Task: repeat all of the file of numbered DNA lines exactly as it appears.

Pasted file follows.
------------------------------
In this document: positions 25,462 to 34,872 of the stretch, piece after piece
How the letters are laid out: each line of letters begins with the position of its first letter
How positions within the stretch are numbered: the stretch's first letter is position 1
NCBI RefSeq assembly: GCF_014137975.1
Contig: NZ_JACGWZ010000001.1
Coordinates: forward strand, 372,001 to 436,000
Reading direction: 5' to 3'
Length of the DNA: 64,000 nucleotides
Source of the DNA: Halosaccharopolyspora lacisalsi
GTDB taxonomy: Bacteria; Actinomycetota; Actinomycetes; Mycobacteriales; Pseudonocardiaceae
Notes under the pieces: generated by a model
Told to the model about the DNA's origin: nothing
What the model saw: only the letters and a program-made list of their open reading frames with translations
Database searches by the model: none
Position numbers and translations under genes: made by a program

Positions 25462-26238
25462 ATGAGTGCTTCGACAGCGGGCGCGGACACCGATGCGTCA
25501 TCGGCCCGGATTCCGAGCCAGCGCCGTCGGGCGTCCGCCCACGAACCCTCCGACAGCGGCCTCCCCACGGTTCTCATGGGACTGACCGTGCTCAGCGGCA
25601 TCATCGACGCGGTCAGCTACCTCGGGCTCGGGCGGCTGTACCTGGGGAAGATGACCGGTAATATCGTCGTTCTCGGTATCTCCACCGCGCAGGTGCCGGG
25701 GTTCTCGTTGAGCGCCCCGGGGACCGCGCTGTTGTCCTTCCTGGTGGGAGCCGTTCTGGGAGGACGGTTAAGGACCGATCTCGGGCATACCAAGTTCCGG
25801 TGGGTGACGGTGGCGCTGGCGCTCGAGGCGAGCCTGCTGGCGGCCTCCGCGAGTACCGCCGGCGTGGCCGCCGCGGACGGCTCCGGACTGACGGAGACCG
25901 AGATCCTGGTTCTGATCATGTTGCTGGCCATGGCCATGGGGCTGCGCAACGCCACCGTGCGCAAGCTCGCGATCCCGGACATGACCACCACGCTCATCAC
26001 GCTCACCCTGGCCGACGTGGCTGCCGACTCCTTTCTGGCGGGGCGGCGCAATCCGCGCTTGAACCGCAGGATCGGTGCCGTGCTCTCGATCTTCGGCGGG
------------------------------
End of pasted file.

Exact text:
In this document: positions 25,462 to 34,872 of the stretch, piece after piece
How the letters are laid out: each line of letters begins with the position of its first letter
How positions within the stretch are numbered: the stretch's first letter is position 1
NCBI RefSeq assembly: GCF_014137975.1
Contig: NZ_JACGWZ010000001.1
Coordinates: forward strand, 372,001 to 436,000
Reading direction: 5' to 3'
Length of the DNA: 64,000 nucleotides
Source of the DNA: Halosaccharopolyspora lacisalsi
GTDB taxonomy: Bacteria; Actinomycetota; Actinomycetes; Mycobacteriales; Pseudonocardiaceae
Notes under the pieces: generated by a model
Told to the model about the DNA's origin: nothing
What the model saw: only the letters and a program-made list of their open reading frames with translations
Database searches by the model: none
Position numbers and translations under genes: made by a program

Positions 25462-26238
25462 ATGAGTGCTTCGACAGCGGGCGCGGACACCGATGCGTCA
25501 TCGGCCCGGATTCCGAGCCAGCGCCGTCGGGCGTCCGCCCACGAACCCTCCGACAGCGGCCTCCCCACGGTTCTCATGGGACTGACCGTGCTCAGCGGCA
25601 TCATCGACGCGGTCAGCTACCTCGGGCTCGGGCGGCTGTACCTGGGGAAGATGACCGGTAATATCGTCGTTCTCGGTATCTCCACCGCGCAGGTGCCGGG
25701 GTTCTCGTTGAGCGCCCCGGGGACCGCGCTGTTGTCCTTCCTGGTGGGAGCCGTTCTGGGAGGACGGTTAAGGACCGATCTCGGGCATACCAAGTTCCGG
25801 TGGGTGACGGTGGCGCTGGCGCTCGAGGCGAGCCTGCTGGCGGCCTCCGCGAGTACCGCCGGCGTGGCCGCCGCGGACGGCTCCGGACTGACGGAGACCG
25901 AGATCCTGGTTCTGATCATGTTGCTGGCCATGGCCATGGGGCTGCGCAACGCCACCGTGCGCAAGCTCGCGATCCCGGACATGACCACCACGCTCATCAC
26001 GCTCACCCTGGCCGACGTGGCTGCCGACTCCTTTCTGGCGGGGCGGCGCAATCCGCGCTTGAACCGCAGGATCGGTGCCGTGCTCTCGATCTTCGGCGGG